White Sox continue to struggle against AL Central Reviewed by Momizat on . It should go without saying that if you want to win, or even compete within your division, you need to beat your division opponents.  Sure you can break even ag It should go without saying that if you want to win, or even compete within your division, you need to beat your division opponents.  Sure you can break even ag Rating: 0
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White Sox continue to struggle against AL Central

White Sox continue to struggle against AL Central

It should go without saying that if you want to win, or even compete within your division, you need to beat your division opponents.  Sure you can break even against the division and beat up on the other teams in your league and do well in interleague play, but beating your division rivals is really the key to being a factor in the race.

This is something the White Sox have failed at over the last several years.  And they have failed miserably.

Let’s take a look at how the Sox have fared against the rest of the American League Central since Robin Ventura took over as manager in 2012.

Here are the records by season:

2012: 37-35 (.514)

2013: 26-50 (.342)

2014: 33-43 (.434)

2015: 32-44 (.421)

2016 (thru Tuesday): 12-19 (.387)

Total: 140-191 (.423)

The White Sox only winning season against their division under Ventura came in his first season as manager, where the Sox finished two games over the .500 mark versus the Central and lost the division by three games to Detroit.

That year the Sox beat up on the Indians (11-7) and the Twins (14-4) while going 6-12 against the Royals and Tigers.

Since 2012 it has been an embarrassing show by the Sox against the Central with a record of 103-156 for a .398 winning percentage.  That’s right, the White Sox have lost more than 60% of their games against the division in the last four years.

In fact the Sox have won only ONE season series from a division opponent since 2012.  That was last year when they eked out a 10-9 series win against the Tribe.

This year, half of the Sox division wins have come against the Twins, who currently own the worst record in baseball.  After Tuesday’s loss, the Sox are 5-18 in their last 23 games against the AL Central.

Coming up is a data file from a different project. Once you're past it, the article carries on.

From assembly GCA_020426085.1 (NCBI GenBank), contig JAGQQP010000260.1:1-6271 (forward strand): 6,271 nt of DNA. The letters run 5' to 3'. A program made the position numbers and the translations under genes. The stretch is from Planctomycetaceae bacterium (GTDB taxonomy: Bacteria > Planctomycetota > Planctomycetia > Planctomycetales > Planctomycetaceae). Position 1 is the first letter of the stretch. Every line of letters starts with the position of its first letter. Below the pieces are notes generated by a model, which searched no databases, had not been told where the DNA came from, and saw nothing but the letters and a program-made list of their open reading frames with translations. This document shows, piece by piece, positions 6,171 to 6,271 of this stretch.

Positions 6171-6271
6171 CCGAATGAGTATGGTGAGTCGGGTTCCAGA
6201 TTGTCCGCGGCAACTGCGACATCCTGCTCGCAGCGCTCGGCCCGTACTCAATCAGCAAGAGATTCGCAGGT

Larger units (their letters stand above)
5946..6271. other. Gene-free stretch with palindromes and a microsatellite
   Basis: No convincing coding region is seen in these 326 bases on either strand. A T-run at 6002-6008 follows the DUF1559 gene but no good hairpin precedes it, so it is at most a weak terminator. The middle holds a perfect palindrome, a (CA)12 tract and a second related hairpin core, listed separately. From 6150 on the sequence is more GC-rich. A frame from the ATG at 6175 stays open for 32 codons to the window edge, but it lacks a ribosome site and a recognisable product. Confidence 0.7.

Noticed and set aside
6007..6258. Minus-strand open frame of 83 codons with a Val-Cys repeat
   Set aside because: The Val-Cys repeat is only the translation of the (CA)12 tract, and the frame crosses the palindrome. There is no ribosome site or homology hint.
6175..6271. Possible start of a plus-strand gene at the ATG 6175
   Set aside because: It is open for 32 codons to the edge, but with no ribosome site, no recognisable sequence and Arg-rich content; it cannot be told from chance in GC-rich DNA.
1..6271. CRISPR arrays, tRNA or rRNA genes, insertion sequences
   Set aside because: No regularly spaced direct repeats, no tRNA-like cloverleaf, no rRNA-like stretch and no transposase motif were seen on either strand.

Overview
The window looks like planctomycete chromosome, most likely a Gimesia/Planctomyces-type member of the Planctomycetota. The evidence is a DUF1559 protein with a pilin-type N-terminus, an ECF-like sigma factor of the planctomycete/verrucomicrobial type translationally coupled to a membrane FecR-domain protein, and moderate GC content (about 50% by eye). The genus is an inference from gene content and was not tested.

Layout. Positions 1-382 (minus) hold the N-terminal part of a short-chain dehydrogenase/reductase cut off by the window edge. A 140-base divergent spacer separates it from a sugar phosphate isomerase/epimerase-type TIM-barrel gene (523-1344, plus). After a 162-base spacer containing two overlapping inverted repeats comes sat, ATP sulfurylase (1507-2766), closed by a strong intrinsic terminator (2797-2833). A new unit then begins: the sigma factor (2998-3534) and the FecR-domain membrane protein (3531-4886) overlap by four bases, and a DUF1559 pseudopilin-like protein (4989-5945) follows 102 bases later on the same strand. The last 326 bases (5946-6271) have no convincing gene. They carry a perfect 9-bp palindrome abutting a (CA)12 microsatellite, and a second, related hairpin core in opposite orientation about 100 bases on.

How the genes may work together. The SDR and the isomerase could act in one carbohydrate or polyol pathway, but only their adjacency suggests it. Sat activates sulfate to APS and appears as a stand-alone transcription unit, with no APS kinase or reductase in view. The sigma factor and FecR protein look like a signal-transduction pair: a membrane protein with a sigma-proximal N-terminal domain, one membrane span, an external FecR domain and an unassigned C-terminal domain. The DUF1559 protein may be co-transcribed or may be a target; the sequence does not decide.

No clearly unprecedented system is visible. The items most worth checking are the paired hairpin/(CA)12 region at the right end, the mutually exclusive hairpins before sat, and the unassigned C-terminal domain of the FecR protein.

Some of this can be chalked up to two really bad seasons where the Sox lost 99 and 89 games.  When you are that bad, obviously you are going to have a rotten record against the teams you play most often.  But the problem is they haven’t been any better in the last year and a half, when they thought they had a team that could compete.

Take this year for example.  The Sox are seven games under against the AL Central, but six games over against the rest of their opponents.  They have season series wins against Boston, Toronto, and Texas.  They’ve won road series against the Mets and A’s.  While they haven’t played great against everyone else, the overall problem seems fairly obvious.

It’s hard to pinpoint exactly what the problem is with the Sox issues with the division.  The more you play a team the tougher it is because they know your tendencies, have gotten a look at your pitching staff, and know how to work your hitters.  However this seems to be working only one way for the Sox, and that is against them.

Certainly the players on the field are the ones that are playing the games and need to be held accountable, but this is over a four-plus year span with a lot of turnover in personnel.  Even the last three years have seen a lot of change in every day players, and yet the result remains the same.

Sure, some pitchers are going to have a certain team’s number.  But it feels like most of the pitchers in the Central have the Sox number, regardless of how good they are and who they play for.

At some point you need to start looking to the coaching staff and the scouting departments.  Somewhere along the line, the other teams have figured out what the Sox are doing, and the Sox have been unable, or unwilling to adjust.

The Sox seem to be at a constant disadvantage against their division foes, no matter if they are playing at home or away.  That has to change if the Sox are going to be a factor in the AL Central this year, or in the future.

About The Author

Born and raised in the south suburbs of Chicago. Graduate of Michigan State University's J-School. Fourth generation Sox fan. Pitch F/X and Statcast operator in Detroit and occasional play-by-play announcer for Michigan Regional Sports Network.

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